San Juan believes the signature use of the camera is what stands as the biggest challenge for a game trying to channel Kurosawa.
“The camera is often one of the most difficult parts of making any video game play well, and in the case of capturing Kurosawa’s style this is one of the biggest hurdles. Video games usually demand player agency, but Kurosawa’s camera was very subjective, moving and probing in order to convey a message, help us better understand a character, or put us further into the action. Except in cutscenes, I don’t know how a developer might accomplish this in a game,” says Juan.
But what if a developer chooses to approach Kurosawa through his own lens?
In 2005, Esteban Fajardo built a video game for his 5th-grade science fair. Ten years later, he was part of a team of students from the University of Southern California who won a BAFTA award for the indie title Chambara.
“Our team did not have any trained animators, and very few artists, but we made a game that was able to convey some of the emotion of a chambara film, even though our resources were very limited,” says Fajardo, who worked as the lead designer on the project.
Named after the Japanese word for Samurai cinema, Chambara was born in the USC dorms as a competition entry and received BAFTA’s Ones to Watch Award, among other recognitions. It is a hyper-stylised multiplayer game that combines stealth and action, allowing up to four players to battle it out in a largely monochromatic arena.
The influences are apparent. Chambara draws from Genndy Tartavosky’s Cartoon Network classic Samurai Jack. Two dozen Zatoichi films, based on the fictional anti-hero, remained in constant rotation during the game development: “It seemed like an appropriate reference; Zatoichi is about a blind ronin, and in Chambara, you cannot see your opponent most of the time!” Fajardo says.
The biggest influence, however, remains Kurosawa. Not only is the hypnotic light and shadow motif in full effect, but the combat pacing was also guided by Yojimbo and Sanjuro.
“In a typical samurai film, the combatants closely watch the body language and stance of their opponent. There is silence and tense contemplation before there is action. We substituted body language with spatial placing — the players can be invisible if they are positioned correctly,” says Fajardo.
The action is methodical, and developers wanted the tension “to build like a balloon expanding, and you don’t know when it will pop”.
“Some people have remarked that our game feels slower than other FPS (first-person shooter) games, but it is worth it for that split second before you get hit with a sword — when you can see your opponent striking, and all you can do is think, ‘Oh no, I messed up!’,” Fajardo says, adding. “Sanjuro famously ends with a tense stand-off that erupts into a geyser of blood — that was the most important emotion we wanted to capture with our action.”
The iconic blood spray is also distinctly Kurosawan, but Chambara’s target demo skewed slightly younger. The samurai thus were replaced with anthropomorphic bird-ronin, the swords with fish or umbrella, and the gore with a burst of feathers.
“As a creator, I believe the ideal way to live up to Kurosawa is to create games that push new mechanics and carefully consider the symphony of every element of its creation. The nature of games is very different from film, so a game may never make us feel the same way we do when we watch Seven Samurai. Some games can make us wish we were watching a samurai movie, but our goal was to make players wish they were playing Chambara the next time they saw a samurai movie!”
It’s been five years and several samurai video game releases since Priestman first broached the problem the medium faces in adapting the Kurosawa style. And while he stands by his assessment — “it’s still hard to honour Kurosawa’s films through games as it takes a lot of work to be loyal to anything” — Priestman adds that modern technology has made it a lot more variable.
“If you have the right intentions and enough resources then that kind of samurai game is definitely possible,” says Priestman.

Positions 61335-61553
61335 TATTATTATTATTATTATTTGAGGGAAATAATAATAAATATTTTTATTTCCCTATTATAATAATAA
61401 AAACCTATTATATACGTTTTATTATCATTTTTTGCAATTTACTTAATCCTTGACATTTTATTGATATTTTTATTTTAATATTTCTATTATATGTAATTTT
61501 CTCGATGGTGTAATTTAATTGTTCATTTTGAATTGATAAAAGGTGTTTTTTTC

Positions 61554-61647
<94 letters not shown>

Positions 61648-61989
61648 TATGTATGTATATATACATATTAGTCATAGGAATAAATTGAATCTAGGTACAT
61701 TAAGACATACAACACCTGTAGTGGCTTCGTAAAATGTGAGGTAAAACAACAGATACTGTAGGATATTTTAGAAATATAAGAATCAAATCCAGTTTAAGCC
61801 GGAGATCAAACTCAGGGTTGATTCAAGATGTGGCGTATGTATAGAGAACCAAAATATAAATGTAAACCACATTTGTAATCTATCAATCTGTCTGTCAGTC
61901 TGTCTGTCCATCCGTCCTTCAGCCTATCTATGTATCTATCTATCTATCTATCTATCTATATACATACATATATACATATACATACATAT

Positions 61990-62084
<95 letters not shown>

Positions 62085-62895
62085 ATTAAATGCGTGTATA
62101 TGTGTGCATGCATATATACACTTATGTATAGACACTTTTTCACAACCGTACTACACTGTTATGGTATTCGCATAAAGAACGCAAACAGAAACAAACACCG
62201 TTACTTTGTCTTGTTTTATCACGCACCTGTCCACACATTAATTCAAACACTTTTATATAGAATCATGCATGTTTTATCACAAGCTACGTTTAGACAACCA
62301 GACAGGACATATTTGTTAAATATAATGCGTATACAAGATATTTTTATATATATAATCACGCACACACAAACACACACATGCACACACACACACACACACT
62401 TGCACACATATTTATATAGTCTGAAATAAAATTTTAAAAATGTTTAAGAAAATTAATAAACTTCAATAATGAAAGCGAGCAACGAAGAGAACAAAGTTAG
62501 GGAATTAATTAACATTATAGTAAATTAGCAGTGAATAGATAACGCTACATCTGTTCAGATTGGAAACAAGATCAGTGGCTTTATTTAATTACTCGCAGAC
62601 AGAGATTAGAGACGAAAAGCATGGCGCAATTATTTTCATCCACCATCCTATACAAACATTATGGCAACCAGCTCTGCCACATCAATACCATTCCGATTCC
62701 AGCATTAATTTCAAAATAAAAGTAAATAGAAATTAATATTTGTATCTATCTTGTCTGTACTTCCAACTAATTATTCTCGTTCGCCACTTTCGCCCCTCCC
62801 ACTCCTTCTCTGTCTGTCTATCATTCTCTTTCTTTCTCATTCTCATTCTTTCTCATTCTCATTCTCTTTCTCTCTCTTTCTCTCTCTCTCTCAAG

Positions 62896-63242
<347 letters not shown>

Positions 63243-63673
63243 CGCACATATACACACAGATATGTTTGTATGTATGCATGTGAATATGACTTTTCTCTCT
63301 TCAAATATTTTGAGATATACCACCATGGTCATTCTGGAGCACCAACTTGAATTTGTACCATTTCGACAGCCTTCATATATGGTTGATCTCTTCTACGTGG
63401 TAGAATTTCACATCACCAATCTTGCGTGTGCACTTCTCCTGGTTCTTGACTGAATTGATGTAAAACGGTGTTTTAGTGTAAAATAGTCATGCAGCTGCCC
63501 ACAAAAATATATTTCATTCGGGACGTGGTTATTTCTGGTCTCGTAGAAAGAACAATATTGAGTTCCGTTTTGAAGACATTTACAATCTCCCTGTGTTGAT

Which brings us back to Ghost of Tsushima. By all accounts (and pre-release footage) developers Sucker Punch Studios have done their homework. Combat looks apposite, if not wildly fresh. The uncluttered screen gives way to stunning vistas of winding forests and orchid-laden hills. No arrows or waypoints to guide you on your path. Follow instead the direction of the wind, another narrative device featured prominently in Kurosawa’s cinematography.
“Ghost of Tsushima looks like the samurai game I’ve been waiting for,” says Priestman. “From what I’ve seen so far, I think its use of an open world fits in greatly with how Kurosawa portrayed samurai against a natural backdrop. It looks like it’ll portray the proper breadth of the samurai lifestyle too — slow and fast, spiritual and profane, peaceful and violent.”
Then there’s the gimmicky black-and-white overlay, unofficially dubbed ‘Kurosawa filter’. The overlay can be turned on from the beginning of the game, alongside a Japanese voice track with subtitles. It removes all colour and adds a film grain texture. It also makes the audio sound older and the wind louder.
“I’d argue that Kurosawa’s cinema was more than just black and white — his use of chiaroscuro, staging, and framing for starters — but it’s a great homage to have in a game that should have one, and that offers so much more as tribute to Kurosawa than just a filter named after him,” says Priestman.
San Juan hasn’t closely followed the development of ‘Tsushima’ but can see its appeal to fans. Asked what his perfect Kurosawa game would look like, the aficionado shares compelling mashups.
“It’s easy to imagine Seven Samurai presented like a strategy game akin to X-Com or Shadow Tactics: Blades of the Shogun, where you gather together a squad made up of warriors with varied abilities, map out a plan, and execute that plan,” says San Juan. “Or maybe I could see The Hidden Fortress adapted into a Bioware-inspired RPG, where stealth, subterfuge and smart dialogue choices are just as important as skill with a blade.”
The examples are stellar potential sales pitches, but they also illustrate that there’s no correct way to emulate Akira Kurosawa, as long as a game stays true to his ethos. Like Ghost of Tsushima, artists can try to best recreate a samurai film. Or they can interpret traits and style and fuse them with a novel identity, like Chambala.
“That’s what sets Kurosawa’s samurai films apart from others of the genre, and it’s why a video game adaptation could and should be more than just an action game,” concludes San Juan. “His narratives tend to be about people struggling against forces bigger than they are, and isn’t that what most video games do? They put the player against impossible odds and ask them to rise to the task.”